Chevy TrailBlazer, TrailBlazer SS and GMC Envoy Forum banner

1 - 11 of 11 Posts

·
Registered
2003 chevy trailblazer_lt
Joined
·
65 Posts
Discussion Starter #1
First picture is the front drivers side thank god I noticed it today when I did. This must have been going on for sometime now. Kinda ashame because these tires are less then 2 years old. I just orderd 2 front ones from tirerack. I think the struts are blown but would that cause my tires to wear bad ? Second picture is the passanger side. Truck drives down the road straight as can be. No clanking or any noises
55325
55326
 

·
Registered
Joined
·
634 Posts
Odd tire wear like that is usually from incorrect toe adjustment. Camber or caster don't usually wear a tire out like that, so you should discount the struts... at least the shock absorbers part of them.

The height of the struts under load MIGHT cause wear like that because as you raise or lower the height of the vehicle, your toe changes.

The tie rods constantly wander in and out of adjustment and "bump steer" all the time because they are fixed at length and will not compensate for suspension angularity changes.... IOW: the rack unit being fixed, has no way to compensate for the deflection or extention of the control arms during normal driving.

SOME SIDEWAYS TIRE SCUFFING OCCURS ALL THE TIME. It's unavoidable and is inherent in the design of the vehicle.

As I look at the "feathers" on the tread blocks, I'd say it appears that you have some serious toe in problems going on there.
 

·
Registered
Joined
·
634 Posts
EDIT .... the slight cupping I see should NOT be confused with typical shot-shock absorber tire-cupping syndrome.

You are wearing into the secondary rubber compound of the tire.... a rubber compound that should NEVER be in contact with the road. It will wear faster and create smooth cups on the contact side of the tread.....that's what that is.

The carcass of a tire will always have slight irregularities in it as to circumferential differences. The tread, when it gets bonded onto the inner carcass, covers those irregularities... which you have now allowed to show because of the severe and unnatural tire wear.

Get Thee to Thine Loçal Tyre Shoppé and get a front end alignment while you're there buying new rubber.
 

·
Registered
2003 chevy trailblazer_lt
Joined
·
65 Posts
Discussion Starter #4
EDIT .... the slight cupping I see should NOT be confused with typical shot-shock absorber tire-cupping syndrome.

You are wearing into the secondary rubber compound of the tire.... a rubber compound that should NEVER be in contact with the road. It will wear faster and create smooth cups on the contact side of the tread.....that's what that is.

The carcass of a tire will always have slight irregularities in it as to circumferential differences. The tread, when it gets bonded onto the inner carcass, covers those irregularities... which you have now allowed to show because of the severe and unnatural tire wear.

Get Thee to Thine Loçal Tyre Shoppé and get a front end alignment while you're there buying new rubber.
Thanks for the info incredible write up. The tires came today I got 2 from Tirerack you cant beat ther prices and thats where I got the original defenders that are on there now. Im dropping it off at the shop tommarow nignt. I dont even remember the last time I had an alignment on it was. Its been a few years I know that. I know my front end is pretty plush. So I would think the front end needs work for shur. The strut bushings on the drivers side are gone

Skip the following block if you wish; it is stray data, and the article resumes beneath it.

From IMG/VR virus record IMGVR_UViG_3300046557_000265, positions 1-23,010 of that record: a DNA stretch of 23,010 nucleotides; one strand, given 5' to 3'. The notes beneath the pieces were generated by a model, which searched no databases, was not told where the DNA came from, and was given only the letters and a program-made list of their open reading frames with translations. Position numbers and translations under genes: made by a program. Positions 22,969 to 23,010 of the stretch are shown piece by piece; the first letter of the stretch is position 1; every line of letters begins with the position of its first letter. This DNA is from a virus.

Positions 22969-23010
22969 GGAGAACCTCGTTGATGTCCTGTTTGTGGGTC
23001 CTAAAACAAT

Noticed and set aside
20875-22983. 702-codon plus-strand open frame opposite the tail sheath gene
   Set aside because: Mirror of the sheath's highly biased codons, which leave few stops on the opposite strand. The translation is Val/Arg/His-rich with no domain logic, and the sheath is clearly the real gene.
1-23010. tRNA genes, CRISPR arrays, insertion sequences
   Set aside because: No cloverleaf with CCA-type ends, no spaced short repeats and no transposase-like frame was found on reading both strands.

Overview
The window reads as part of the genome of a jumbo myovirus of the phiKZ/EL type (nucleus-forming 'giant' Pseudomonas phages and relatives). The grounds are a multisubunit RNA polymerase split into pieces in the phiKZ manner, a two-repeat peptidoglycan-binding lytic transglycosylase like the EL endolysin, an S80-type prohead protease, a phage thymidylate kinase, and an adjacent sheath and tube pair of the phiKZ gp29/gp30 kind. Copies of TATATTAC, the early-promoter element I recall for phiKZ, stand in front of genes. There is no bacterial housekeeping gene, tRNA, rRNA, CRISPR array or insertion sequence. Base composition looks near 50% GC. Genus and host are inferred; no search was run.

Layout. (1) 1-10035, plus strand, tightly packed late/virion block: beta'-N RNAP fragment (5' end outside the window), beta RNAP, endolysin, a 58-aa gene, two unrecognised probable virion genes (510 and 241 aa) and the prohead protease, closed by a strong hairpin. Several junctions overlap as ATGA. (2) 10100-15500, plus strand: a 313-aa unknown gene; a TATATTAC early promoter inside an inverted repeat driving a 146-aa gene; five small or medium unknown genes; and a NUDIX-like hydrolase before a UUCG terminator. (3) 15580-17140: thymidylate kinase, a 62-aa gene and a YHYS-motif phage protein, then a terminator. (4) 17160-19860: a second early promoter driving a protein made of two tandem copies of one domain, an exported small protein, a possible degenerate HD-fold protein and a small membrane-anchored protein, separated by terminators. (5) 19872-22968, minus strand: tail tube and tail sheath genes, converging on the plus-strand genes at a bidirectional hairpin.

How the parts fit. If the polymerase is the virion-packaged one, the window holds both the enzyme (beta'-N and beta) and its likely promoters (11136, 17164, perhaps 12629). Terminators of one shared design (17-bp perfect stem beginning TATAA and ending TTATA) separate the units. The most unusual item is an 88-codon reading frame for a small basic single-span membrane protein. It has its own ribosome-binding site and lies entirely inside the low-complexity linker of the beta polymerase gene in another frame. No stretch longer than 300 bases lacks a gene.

·
Registered
Joined
·
634 Posts
Do you mean that your cotroll arm bushings are bad? That will certainly cause the toe to be off adjustment parameters.

Since there really isn't any way of adjusting for camber or caster (no cam kits nor are cams even IN the front end) it appears the only way to adjust them is by lengthening or shortening the control arms themselves... not a good idea, but I've seen it done on extreme slam-jobs.

Heres a kewl link about building arms for low riders..all the policy is still the same.... it's also a very good video if you watch it all the way... I promise.... LINK
 

·
Registered
2003 chevy trailblazer_lt
Joined
·
65 Posts
Discussion Starter #6
Do you mean that your cotroll arm bushings are bad? That will certainly cause the toe to be off adjustment parameters.

Since there really isn't any way of adjusting for camber or caster (no cam kits nor are cams even IN the front end) it appears the only way to adjust them is by lengthening or shortening the control arms themselves... not a good idea, but I've seen it done on extreme slam-jobs.

Heres a kewl link about building arms for low riders..all the policy is still the same.... it's also a very good video if you watch it all the way... I promise.... LINK
Well I just went through my paperwork and the friday the tires will be 2 years old. Ive put about 12,000 miles on them since. Looking through my paper work it looks like ive never had an alignment since ive had the truck and I bought it november of 2013. I do see that ive had the ball joints and tie rod ends done a few years ago. They are doing the alignment tommarowill let you know what they say about the front end
 

·
Registered
Joined
·
634 Posts
What are they charging?
 

·
Registered
2002 chevy trailblazer_lt
Joined
·
442 Posts
Yes, these trucks are fully adjustable in their alignments, even with no "cam kits". The adjustments are made at the lower control arm mount brackets.
 

·
Registered
2003 chevy trailblazer_lt
Joined
·
65 Posts
Discussion Starter #11
1 - 11 of 11 Posts
Top